When was the last time you cared much about what kind of car your Uber driver had?
A slow sense of panic is already starting to set in for those who make their living driving cars for transportation because as we keep hearing, the autonomous car will strip away jobs from taxi drivers, truck drivers, delivery drivers, and more. However, they may not be the only ones that could be wiped out during the transition. As Bloomberg so eloquently stated, the auto industry itself could be poised for a massive consolidation that could see many of the large name brands we know today collapse.
The reason why is that currently, automakers distinguish themselves in a number of ways, and styling aside, one of the most prominent means of doing so is with driving style. It's the way a car feels when it drives that guides a buyer to their choice ride, which is why brands set up an entire identity behind their driving styles. Cars like the Honda Accord feel solid and make driving feel easy, albeit with no frills. On the other hand, cars like the Volkswagen Jetta feel as if they could be telepathic while Lexus tends to skew towards lofty comfort. None of this will matter once a car can drive itself. "In the long term, automotive brands are gone," said retired General Motors Vice Chairman Bob Lutz.
"If you get on a city bus or an airplane, do you care who made it? There won't be anything left to car brands in 20 years," he said. Lutz's claims follow the increasingly accurate prediction that cars will soon become transportation pods that provide a service, not objects that are owned, cared for, and bonded with. After all, when was the last time you cared about which car your Uber driver picked you up in? Companies like Ford, BMW, and Jaguar are experimenting with ways to stay prominent during the shift by debuting their own forms of ride share programs. Unfortunately, even if that tactic works, there is still no doubt that the massive cog in the economy that is the auto industry will suffer from the shift.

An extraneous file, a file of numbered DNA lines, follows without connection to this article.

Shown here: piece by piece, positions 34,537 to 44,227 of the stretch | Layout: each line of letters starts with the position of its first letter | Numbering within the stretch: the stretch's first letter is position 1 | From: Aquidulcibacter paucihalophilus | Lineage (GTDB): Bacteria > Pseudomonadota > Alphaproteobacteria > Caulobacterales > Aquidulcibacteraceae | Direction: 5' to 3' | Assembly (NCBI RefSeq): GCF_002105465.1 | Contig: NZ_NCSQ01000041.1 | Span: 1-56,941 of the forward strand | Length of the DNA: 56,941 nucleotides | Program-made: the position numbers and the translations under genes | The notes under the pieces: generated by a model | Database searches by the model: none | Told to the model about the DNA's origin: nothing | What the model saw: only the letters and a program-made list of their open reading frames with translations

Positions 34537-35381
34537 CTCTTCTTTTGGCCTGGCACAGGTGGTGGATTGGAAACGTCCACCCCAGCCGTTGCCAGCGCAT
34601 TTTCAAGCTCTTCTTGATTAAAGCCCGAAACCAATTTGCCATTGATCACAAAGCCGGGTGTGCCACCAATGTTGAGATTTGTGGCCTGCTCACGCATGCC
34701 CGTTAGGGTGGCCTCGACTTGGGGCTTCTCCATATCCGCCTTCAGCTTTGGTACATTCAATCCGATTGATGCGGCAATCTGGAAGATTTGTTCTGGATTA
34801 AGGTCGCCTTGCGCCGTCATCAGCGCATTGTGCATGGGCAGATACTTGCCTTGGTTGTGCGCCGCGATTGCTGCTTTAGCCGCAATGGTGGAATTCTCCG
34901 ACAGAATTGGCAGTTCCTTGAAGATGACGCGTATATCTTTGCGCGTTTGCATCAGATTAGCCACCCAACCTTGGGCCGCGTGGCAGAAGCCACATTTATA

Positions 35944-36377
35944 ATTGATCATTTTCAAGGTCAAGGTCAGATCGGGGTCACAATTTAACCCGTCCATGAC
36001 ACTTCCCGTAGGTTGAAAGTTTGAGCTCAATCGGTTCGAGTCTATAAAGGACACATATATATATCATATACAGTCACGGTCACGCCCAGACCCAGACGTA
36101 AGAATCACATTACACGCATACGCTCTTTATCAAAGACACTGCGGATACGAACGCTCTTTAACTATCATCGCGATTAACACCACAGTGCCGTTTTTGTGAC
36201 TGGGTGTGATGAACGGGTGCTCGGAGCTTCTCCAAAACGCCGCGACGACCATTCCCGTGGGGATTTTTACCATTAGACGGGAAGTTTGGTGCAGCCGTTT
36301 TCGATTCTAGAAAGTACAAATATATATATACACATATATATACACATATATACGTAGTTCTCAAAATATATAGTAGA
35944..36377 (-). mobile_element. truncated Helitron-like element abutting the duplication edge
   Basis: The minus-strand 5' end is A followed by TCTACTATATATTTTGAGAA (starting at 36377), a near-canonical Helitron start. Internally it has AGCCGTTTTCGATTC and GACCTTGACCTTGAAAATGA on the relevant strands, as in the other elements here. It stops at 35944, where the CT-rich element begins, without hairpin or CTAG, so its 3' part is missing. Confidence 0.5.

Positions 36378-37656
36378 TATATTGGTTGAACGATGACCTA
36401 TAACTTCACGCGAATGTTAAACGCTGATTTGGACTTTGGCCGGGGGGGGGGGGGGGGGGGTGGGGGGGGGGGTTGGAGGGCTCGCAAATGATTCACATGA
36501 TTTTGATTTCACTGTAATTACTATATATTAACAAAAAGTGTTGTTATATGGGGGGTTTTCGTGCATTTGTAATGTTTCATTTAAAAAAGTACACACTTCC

The companies that do survive will have an entirely different set of priorities to attend to, none of which include the driver. Ride quality will still be important, but comfort will likely be championed because if everyone is a passenger, then the focus will be on what a car can offer the rider. Almost as high on the list of priorities as comfort and convenience will be connectivity. That area is expanding in cars now but it will be of paramount importance since most commuters would rather tend to emails before getting into the office than be stuck in traffic wasting time. GM President Dan Ammann even highlighted that the new priorities were similar to that of airline companies, which try to sway customers by advertising unique services they deliver.
In the future when cars are ordered one ride at a time using an app, riders will care more about which car has larger screens, more legroom, special features like massage seatings, or even the latest video game console. The one advantage that automakers do have over the tech companies is that the public already recognizes and trusts their brands over that of a no-name startup. In either case, the effects of the advent of autonomous vehicles will ripple far and wide from within the industry to almost every aspect of our modern lives.